Generally speaking, careers in medicine, business administration and STEM-related fields offered the highest annual salaries; meanwhile, careers in social sciences, arts and humanities paid the lowest wages. A report from FiveThirtyEight found that the following 10 positions were the national leaders in median annual earnings among recent graduates. Please note that all but one of these positions is in a STEM field, and that eight of them are concentrated in engineering.

Highest Median Annual Earnings Ranked by Sub-Major (2014)

Petroleum Engineer

Major Subgroup: Architecture and Engineering
Number of Majors: 2,339
Median Annual Salary: $110,000

Mining and Mineral Engineering

Major Subgroup: Architecture and Engineering
Number of Majors: 756
Median Annual Salary: $110,000

Metallurgical Engineering

Major Subgroup: Architecture and Engineering
Number of Majors: 856
Median Annual Salary: $73,000

Naval Architecture and Marine Engineering

Major Subgroup: Architecture and Engineering
Number of Majors: 1,258
Median Annual Salary: $70,000

Chemical Engineering

Major Subgroup: Architecture and Engineering
Number of Majors: 32,260
Median Annual Salary: $65,000

Nuclear Engineering

Major Subgroup: Architecture and Engineering
Number of Majors: 2,573
Median Annual Salary: $65,000

Actuarial Science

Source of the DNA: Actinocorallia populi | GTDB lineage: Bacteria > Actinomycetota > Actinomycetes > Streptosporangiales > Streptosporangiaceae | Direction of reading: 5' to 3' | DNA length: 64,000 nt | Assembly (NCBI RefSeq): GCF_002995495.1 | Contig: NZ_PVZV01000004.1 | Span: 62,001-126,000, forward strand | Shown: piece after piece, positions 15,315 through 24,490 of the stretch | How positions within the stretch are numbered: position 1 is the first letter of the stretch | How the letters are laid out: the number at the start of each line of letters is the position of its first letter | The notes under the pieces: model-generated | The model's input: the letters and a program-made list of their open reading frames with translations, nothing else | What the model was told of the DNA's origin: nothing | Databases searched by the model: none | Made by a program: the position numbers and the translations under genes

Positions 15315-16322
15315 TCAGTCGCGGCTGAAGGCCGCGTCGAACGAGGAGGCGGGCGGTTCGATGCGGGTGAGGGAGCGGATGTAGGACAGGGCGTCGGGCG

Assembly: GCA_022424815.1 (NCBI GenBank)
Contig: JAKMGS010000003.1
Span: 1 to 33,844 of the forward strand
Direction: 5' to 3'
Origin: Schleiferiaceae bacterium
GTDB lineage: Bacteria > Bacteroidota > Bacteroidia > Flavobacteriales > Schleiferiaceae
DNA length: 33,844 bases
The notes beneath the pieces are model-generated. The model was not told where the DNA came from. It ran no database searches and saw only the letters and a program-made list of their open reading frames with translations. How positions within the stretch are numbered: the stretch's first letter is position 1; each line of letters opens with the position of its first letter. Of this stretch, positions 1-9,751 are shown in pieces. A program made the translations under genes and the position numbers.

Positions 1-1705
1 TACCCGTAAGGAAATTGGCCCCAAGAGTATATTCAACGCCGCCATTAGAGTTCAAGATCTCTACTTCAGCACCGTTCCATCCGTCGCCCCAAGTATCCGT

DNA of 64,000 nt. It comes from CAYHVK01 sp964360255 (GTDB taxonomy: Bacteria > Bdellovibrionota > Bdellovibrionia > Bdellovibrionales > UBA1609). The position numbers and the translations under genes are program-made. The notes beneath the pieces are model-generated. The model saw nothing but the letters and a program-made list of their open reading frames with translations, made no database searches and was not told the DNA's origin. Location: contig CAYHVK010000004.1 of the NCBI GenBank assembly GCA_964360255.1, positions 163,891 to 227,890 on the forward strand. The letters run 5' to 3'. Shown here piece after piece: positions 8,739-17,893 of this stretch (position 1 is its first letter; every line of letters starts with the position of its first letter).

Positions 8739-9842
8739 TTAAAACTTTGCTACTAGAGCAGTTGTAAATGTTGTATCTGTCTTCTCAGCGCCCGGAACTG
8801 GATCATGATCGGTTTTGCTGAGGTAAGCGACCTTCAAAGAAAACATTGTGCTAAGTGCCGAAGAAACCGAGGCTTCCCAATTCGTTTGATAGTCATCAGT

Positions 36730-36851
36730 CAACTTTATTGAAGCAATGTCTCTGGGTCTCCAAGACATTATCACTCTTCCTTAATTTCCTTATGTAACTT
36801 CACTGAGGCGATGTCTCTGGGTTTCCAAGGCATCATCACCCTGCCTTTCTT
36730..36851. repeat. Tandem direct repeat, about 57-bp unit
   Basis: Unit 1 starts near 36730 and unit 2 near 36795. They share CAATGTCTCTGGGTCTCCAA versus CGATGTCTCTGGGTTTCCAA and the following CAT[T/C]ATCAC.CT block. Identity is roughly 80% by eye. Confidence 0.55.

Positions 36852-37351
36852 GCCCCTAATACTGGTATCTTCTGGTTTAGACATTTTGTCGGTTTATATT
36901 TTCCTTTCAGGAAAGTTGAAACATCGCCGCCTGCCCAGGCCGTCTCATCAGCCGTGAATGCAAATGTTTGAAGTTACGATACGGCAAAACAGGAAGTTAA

Major Subgroup: Business
Number of Majors: 3,777
Median Annual Salary: $62,000

Astronomy and Astrophysics

Major Subgroup: Physical Sciences
Number of Majors: 1,792
Median Annual Salary: $62,000

Mechanical Engineering

Major Subgroup: Architecture and Engineering
Number of Majors: 91,227
Median Annual Salary: $60,000

Electrical Engineering

Major Subgroup: Architecture and Engineering
Number of Majors: 81,527
Median Annual Salary: $60,000

Alternatively, the following table lists FiveThirtyEight’s 10 lowest paying professional roles in terms of median annual salary for newly graduated students. In contrast to the first table, only one of the following positions is related to STEM-related studies.

Lowest Median Annual Earnings Ranked by Sub-Major (2014)

Library Science

Major Subgroup: Education
Number of Majors: 1,098
Median Annual Salary: $22,000

Counseling Psychology

Major Subgroup: Psychology and Social Work
Number of Majors: 4,626
Median Annual Salary: $23,400

Clinical Psychology

Major Subgroup: Psychology and Social Work
Number of Majors: 2,838
Median Annual Salary: $25,000

Educational Psychology

Major Subgroup: Psychology and Social Work
Number of Majors: 2,854
Median Annual Salary: $25,000


Major Subgroup: Biology and Life Sciences
Number of Majors: 8,409